Garage-rock shamans King Khan & the Shrines have been called plenty of things over their 15 years and half-dozen full-lengths, including psychedelic pranksters, neo-soul punks and fashion-funk polyglots.
But it’s easy to boil all those down to a single descriptor: party band.
“We just kind of go for the throat right away,” said 37-year-old lead singer Arish Ahmad Khan, a Montreal native known for his elaborate costumes (including sweet headdresses) and shirtless, frothing-at-the-mouth stage antics.
We caught up with Khan before his band’s main-stage set at the 20th annual Westword Music Showcase, which takes place June 21 at 17 indoor and outdoor stages across the Golden Triangle neighborhood and includes more than 140 local bands with national headliners such as Diplo, 2 Chainz, Cherub and Man Man.
Hey man, thanks for the time today. So you’re somewhere between New York and Philly on tour at the moment, right?
Right, we played Philly last night, which was wonderful. It was at this place called the Theatre of Living Arts. It was cool and the crowd was good. We’re on tour with Red Mass, which is Roy (Vucino) from Montreal, who I’ve known since I was a teenager. It’s really fun to be the road with him. When we were teenagers we could have gone the wrong way, actually.
When we were 17 we had this idea to rob a hot dog restaurant and we actually got so far as me borrowing my mother’s car, and we parked across the street from the restaurant to case the joint because we knew someone who worked there.
Is that where you got the idea for it?
No, it was from watching stupid movies. We were going to rob them when the money shipper was coming, but luckily we never did that. And later on we planned other stupid stuff, like we had this one idea of having noise shows and releasing bees in garbage cans during the show — all of which thankfully we didn’t accomplish. So yeah, in a way there’s an energy that we feed off in each other. That’s what keeps you younger.
You’re playing the big outdoor stage at the Westword Music Showcase here in Denver. How does the King Khan party translate to an outdoor stage vs. a club?
Obviously I prefer being in the club or theater just because it’s more intimate and everything, but at festivals you see so many different bands. I don’t really know how to describe the difference, but it still translates pretty good and turns people onto new things. People still get really excited. There was a time where I would be kind of grumpy about playing festivals because I didn’t like the daytime feeling, but I got over that a long time ago and now I just have fun. You kind of have to get into that level of performance, so it’s not as romantic but it is still nitty-gritty.
What’s your idea of fun?
I like to make fun of people a lot during the shows, like the people shitting in the portable potties. I call them out from the stage. I just know people are sitting in those small boxes tripping or making out with strangers in a toilet, and that’s awesome.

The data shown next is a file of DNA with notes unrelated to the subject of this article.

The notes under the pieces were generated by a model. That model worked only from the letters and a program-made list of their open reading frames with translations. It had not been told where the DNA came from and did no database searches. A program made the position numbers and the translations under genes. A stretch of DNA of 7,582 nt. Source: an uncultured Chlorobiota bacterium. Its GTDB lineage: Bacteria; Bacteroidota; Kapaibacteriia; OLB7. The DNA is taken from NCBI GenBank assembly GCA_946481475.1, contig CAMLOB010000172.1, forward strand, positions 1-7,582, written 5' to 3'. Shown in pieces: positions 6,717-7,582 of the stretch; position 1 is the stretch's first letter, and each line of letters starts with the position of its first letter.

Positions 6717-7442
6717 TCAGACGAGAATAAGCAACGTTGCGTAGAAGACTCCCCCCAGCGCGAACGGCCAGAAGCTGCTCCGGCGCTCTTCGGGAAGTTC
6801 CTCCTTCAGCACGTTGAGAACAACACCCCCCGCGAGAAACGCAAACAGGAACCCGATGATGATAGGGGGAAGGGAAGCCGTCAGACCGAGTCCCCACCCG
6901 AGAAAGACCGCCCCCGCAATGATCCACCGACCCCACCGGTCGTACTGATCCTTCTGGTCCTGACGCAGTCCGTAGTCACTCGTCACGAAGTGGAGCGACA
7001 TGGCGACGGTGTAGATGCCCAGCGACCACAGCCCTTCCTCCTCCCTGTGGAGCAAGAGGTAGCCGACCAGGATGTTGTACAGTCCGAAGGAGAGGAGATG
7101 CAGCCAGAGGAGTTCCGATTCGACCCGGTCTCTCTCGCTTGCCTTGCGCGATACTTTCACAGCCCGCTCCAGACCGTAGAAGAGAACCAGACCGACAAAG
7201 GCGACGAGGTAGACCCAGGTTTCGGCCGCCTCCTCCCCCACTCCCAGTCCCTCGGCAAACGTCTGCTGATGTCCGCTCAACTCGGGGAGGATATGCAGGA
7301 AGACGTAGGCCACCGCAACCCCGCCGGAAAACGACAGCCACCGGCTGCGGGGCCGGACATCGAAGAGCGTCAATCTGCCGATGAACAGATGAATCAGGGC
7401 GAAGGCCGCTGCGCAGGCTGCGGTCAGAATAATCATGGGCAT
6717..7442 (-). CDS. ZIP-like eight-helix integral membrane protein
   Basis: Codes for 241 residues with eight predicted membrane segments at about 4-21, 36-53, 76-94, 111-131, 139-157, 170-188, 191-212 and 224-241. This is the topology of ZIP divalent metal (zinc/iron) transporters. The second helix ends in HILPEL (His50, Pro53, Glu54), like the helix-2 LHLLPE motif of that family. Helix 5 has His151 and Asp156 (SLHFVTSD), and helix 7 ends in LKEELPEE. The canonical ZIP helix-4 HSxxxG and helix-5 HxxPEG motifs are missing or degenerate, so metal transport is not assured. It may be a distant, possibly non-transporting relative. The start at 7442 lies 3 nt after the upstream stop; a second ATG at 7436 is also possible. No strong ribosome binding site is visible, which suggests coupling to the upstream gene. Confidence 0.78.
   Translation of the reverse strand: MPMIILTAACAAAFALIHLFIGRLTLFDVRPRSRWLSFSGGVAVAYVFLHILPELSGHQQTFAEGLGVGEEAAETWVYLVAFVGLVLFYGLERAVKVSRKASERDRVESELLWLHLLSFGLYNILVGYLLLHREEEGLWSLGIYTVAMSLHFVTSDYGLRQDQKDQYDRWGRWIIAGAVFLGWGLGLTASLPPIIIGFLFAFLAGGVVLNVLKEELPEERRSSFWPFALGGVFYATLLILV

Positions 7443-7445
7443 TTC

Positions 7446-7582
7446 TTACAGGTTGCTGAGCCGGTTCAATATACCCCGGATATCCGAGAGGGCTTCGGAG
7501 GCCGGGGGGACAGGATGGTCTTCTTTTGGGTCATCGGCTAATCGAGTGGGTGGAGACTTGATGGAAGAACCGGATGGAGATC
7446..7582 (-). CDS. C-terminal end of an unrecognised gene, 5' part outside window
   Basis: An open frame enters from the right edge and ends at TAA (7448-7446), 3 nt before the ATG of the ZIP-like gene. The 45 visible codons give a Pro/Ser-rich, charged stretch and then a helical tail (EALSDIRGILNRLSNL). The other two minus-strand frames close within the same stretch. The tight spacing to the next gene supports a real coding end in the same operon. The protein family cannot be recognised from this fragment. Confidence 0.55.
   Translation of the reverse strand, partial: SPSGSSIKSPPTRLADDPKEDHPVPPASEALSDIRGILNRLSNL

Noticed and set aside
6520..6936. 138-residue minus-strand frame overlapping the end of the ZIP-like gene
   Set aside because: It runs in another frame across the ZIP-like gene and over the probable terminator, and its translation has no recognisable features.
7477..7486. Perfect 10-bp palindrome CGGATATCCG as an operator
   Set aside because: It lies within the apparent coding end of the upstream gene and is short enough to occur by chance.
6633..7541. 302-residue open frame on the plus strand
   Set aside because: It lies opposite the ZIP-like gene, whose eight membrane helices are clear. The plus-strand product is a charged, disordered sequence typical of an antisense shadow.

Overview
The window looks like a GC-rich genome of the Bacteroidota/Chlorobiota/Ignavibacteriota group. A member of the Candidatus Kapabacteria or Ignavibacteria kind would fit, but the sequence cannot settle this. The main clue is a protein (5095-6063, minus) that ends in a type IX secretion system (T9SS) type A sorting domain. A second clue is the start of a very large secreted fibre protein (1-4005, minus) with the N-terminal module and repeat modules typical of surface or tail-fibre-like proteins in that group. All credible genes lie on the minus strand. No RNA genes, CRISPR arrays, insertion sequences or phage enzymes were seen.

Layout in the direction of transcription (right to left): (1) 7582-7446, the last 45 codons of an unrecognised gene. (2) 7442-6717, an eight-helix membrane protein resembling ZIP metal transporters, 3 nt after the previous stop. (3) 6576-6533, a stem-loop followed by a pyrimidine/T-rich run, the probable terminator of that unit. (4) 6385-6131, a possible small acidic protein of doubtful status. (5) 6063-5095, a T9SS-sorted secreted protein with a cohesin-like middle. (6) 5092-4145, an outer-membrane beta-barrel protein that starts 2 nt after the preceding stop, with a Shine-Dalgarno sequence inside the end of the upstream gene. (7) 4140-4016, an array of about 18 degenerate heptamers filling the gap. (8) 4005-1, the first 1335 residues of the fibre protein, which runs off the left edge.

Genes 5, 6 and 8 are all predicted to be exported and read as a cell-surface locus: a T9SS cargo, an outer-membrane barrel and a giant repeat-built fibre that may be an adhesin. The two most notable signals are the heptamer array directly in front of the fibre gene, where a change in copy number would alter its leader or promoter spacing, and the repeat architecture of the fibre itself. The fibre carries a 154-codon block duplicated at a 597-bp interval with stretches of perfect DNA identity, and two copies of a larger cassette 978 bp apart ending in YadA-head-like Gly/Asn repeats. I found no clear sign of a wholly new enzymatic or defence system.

You’ve described live music as a ritual, and anyone who considers rock ’n’ roll their religion would agree. Can an outdoor festival be like a spiritual revival sometimes?
It’s a big difference if the sun is up or down in terms of watching something. In terms of when I’m watching something, I don’t take a religious ceremony seriously if it’s in broad daylight. Which is not to say that our show will be less spiritual, but to me aesthetically it’s hard to conjure certain feelings when you’re in the daylight and people are eating hot dogs all around you. But we try our best.
I do love seeing people who are tripping balls at our shows. Just recently in Athens, for example, these two 19-year-old kids were tripping and making out and for one second I was watching them doing their awkward stretching — you know like you do when you’re tripping? — and their weird moves and I was like, “Man, I wish I was feeling like that!” And this Athens crowd wasn’t like our normal apeshit-crazy crowd. They were kind of conservative. But the longer I watched these kids the more this sort of contact high took hold and suddenly the show took this really crazy turn. I grabbed this wooden statue and was making out with it and passing it around the room and suddenly everyone just flipped and went crazy. So it is like conjuring, in a way. You have to channel other peoples’ freak-outs, then you can definitely bring that level to a festival.
What are some of your favorite memories of seeing bands outdoors at festivals, or playing summer shows in general?
One of the worst shows-slash-most-amazing was Sly and the Family Stone at Coachella, where it was like Sly had just farted crack into everyone’s brains. I could tell that they probably tried it many times, with his presence on stage, you know, just complaining about people who ripped him off on a tirade of five minutes, then them doing an old song and him stopping and wanting the keyboard player to play his new stuff off of a laptop while the whole band waited. It was so insane and it was really like he had farted crack into everyone’s heads. It was like watching a nightmare. You’re waiting for Freddy Krueger to rip Sly’s face off and reveal himself.
Jesus. What about the festivals you guys have played?
We played one festival in Norway where they helicoptered in our stuff to the site and it was so far off in these islands that we had to take a three-hour boat ride to the island to play it. It was one of these small fisherman’s islands, and really like inbred fisherman. We had the really late shift on that show and we played at 3 or 4 in the morning. I was excited that people were going to be really drunk, but they were so drunk that it looked terrifying, like we were playing to zombies. Just these inbred fisherman, alcohol-poisoned zombies. I mistakenly ate a whale burger at that festival and have been feeling guilty ever since for forcing myself to eat whale!